Will an anti-im­mi­gra­tion UK govt want more In­dian stu­dents?

ON THE AGENDA Pro­posed Com­mon­wealth and tar­geted work visas for STEM stu­dents could boost the fall­ing num­bers of In­dian stu­dents in the UK – pro­vided the gov­ern­ment is ready to wel­come them

Hindustan Times (Delhi) - HT Education - - Front Page - Gauri Kohli Gauri Kohli

The Brexit ref­er­en­dum and Bri­tish prime min­is­ter Theresa May’s tough stand on stu­dent visas amidst re­ports that her gov­ern­ment will see where visa rules can be tight­ened, does not au­gur well for In­dian stu­dents. As it is, ac­cord­ing to In­ter­na­tional Con­sul­tants for Ed­u­ca­tion and Fairs Mon­i­tor, the num­bers of In­dian stu­dents trav­el­ling to the UK have fallen sharply in re­cent years. Be­tween 2013-14 and 201415, this num­ber fell by 10%, mak­ing the US dis­place In­dia as the se­cond-largest non-EU source mar­ket for in­ter­na­tional stu­dents. About 22,385 In­dian stu­dents came to the UK in the 2012/13 aca­demic year and just 18,320 in 2014-15 year, as per the UK Coun­cil for In­ter­na­tional Stu­dent Af­fairs data.

Jack Mo­ran, who is as­so­ci­ated with the QS In­tel­li­gence Unit (a team of global higher ed­u­ca­tion ex­perts and those re­spon­si­ble for bring­ing out the QS world univer­sity rank­ings), says there are two pri­mary poli­cies by which the UK gov­ern­ment could at­tract more In­dian stu­dents. “First, the UK gov­ern­ment needs to es­tab­lish how it is go­ing to rec­on­cile its de­sire to main­tain the UK’s sta­tus as an open des­ti­na­tion with a preva­lent pub­lic de­sire to see re­duced lev­els of im­mi­gra­tion.”

For­eign sec­re­tary Boris John­son’s pro­posed Com­mon­wealth Visa which would al­low In­dian grad­u­ates to stay and work in Lon­don for two years after com­ple­tion of their de­gree, ir­re­spec­tive of salary, if im­ple­mented, “would cer­tainly pro­vide one in­cen­tive to In­dian stu­dents, high­light­ing the UK’s spe­cific de­sire to en­cour­age the na­tion’s tal­ented stu­dents to study and re­search in the coun­try,” says Mo­ran. John­son has pro­posed the in­tro­duc­tion of a tar­geted work visa aimed at STEM (science, tech­nol­ogy, en­gi­neer­ing, and math­e­mat­ics) stu­dents, which would al­low them to spend up to two years work­ing in the UK after grad­u­a­tion. “Though this will not be re­stricted to grad­u­ates of a spe­cific na­tion­al­ity, it is prob­a­ble In­dian stu­dents, who statis­tics show are more likely to opt to study a STEM sub­ject, will re­spond pos­i­tively to this,” adds Mo­ran. Hop­ing to at­tract more In­dian stu­dents, the gov­ern­ment and var­si­ties in UK are mulling new visa schemes, bud­get plans, fi­nan­cial grants and other ini­tia­tives. The UK-In­dia Ed­u­ca­tion and Re­search Ini­tia­tive will be ex­tended for five years from 2016. “This year, UK Visas and Im­mi­gra­tion in­tro­duced the Pri­or­ity Visa ser­vice to stu­dents, which al­lows them to get a visa de­ci­sion in three to five days for an ex­tra charge. This has been pop­u­lar with stu­dents ap­ply­ing this year. After China and the US, the UK is­sues more stu­dent visas to In­di­ans than any other coun­try. Nine out of 10 In­di­ans who ap­ply for their stu­dent visa get one,” says a UK Home Of­fice of­fi­cial. No ma­jor changes have been an­nounced i n t his year’s Com­mon Ad­mis­sion Test (CAT) for ad­mis­sion to man­age­ment pro­grammes across In­dian B-schools, but can­di­dates should be pre­pared for sur­prises.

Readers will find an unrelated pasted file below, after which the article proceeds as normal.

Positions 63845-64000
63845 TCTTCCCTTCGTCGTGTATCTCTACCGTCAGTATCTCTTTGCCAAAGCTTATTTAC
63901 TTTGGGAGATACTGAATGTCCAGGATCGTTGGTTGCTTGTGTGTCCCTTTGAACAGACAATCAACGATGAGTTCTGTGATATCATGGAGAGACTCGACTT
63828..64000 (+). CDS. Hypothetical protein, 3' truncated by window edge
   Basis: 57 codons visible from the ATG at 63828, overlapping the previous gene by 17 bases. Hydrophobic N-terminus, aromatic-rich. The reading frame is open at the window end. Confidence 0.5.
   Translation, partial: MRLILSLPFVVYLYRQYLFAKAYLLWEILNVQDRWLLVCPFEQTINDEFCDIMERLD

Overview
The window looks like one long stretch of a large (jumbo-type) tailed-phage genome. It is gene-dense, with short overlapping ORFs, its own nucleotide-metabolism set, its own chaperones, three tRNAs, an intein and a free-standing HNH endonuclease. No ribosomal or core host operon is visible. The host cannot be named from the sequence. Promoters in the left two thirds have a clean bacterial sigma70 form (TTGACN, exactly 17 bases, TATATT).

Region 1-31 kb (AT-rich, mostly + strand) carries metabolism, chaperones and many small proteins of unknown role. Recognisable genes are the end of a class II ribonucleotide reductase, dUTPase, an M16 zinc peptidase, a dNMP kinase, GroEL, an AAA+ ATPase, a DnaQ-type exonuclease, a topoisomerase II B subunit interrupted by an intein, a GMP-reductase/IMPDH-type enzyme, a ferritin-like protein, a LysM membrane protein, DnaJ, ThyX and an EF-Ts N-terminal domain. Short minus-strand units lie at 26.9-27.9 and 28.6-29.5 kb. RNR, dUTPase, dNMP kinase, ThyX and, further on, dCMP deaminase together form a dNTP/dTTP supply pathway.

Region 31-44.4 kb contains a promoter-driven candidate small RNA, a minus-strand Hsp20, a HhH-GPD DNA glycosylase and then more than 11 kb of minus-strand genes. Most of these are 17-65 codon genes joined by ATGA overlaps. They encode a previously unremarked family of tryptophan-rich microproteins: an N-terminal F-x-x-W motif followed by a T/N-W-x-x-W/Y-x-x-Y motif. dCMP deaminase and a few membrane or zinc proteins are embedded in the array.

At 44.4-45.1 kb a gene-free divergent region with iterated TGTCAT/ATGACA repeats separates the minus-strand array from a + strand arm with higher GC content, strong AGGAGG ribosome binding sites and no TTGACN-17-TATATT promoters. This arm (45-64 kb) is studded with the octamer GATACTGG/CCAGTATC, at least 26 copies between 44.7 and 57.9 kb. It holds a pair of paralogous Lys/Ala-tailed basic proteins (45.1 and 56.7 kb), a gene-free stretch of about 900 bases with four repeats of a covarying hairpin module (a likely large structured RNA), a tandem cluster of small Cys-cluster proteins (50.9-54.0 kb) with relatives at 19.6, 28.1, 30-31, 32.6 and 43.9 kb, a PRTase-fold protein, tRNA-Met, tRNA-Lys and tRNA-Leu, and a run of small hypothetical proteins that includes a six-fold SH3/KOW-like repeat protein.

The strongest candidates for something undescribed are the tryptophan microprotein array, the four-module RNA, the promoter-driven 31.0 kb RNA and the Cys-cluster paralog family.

As CAT i s being held i n De­cem­ber after two decades in­stead of the usual Novem­ber, as­pi­rants are get­ting an ex­tra two to three weeks to get ready for it.

CAT 2016 will broadly fol­low the same pat­tern as last year’s test, which in­cluded ques­tions with­out op­tions (also re­ferred to as ‘type in the an­swer ques­tions’). Dif­fi­culty lev­els of the in­di­vid­ual sec­tions, how­ever, will vary. Like last year, the test struc­ture, the sec­tions to be at­tempted and the time limit will not change. Sec­tions such as ver­bal abil­ity and read­ing com­pre­hen­sion; data in­ter­pre­ta­tion and log­i­cal rea­son­ing and quan­ti­ta­tive abil­ity will have to be solved in an hour each.

Ac­cord­ing to Arun Sharma, CAT prepa­ra­tion ex­pert and alum­nus of IIM Ban­ga­lore, any ma­jor changes at this stage are tough to pre­dict. “But given that the pat­tern is the same, the dif­fi­culty lev­els will vary. A sec­tion can have very tough ques­tions or very easy ones. Your prepa­ra­tion should be man­aged in such a fash­ion that it turns to your ad­van­tage.”

Sharma asks can­di­dates to prac­tice mock tests and work on as many ways as pos­si­ble to im­prove scores. “Get as close to 180 or more. This will help you on the test day. Do sec­tion-wise anal­y­sis and try to get close to 60 in each sec­tion. Anal­yse your weak­nesses and work on them, learn to max­imise the ad­van­tages of your strengths,” says Sharma.

With ne g at i ve mark­ing of mi­nus one for any wrong an­swer, a score of above 60 re­quires around 23-25 at­tempts in a sec­tion. To get to more than 80, you need to at­tempt over 28 ques­tions, he says.

Try look­ing at dif­fer­ent pa­per pat­terns and dif­fi­culty lev­els over the past two decades in each of the sec­tions.

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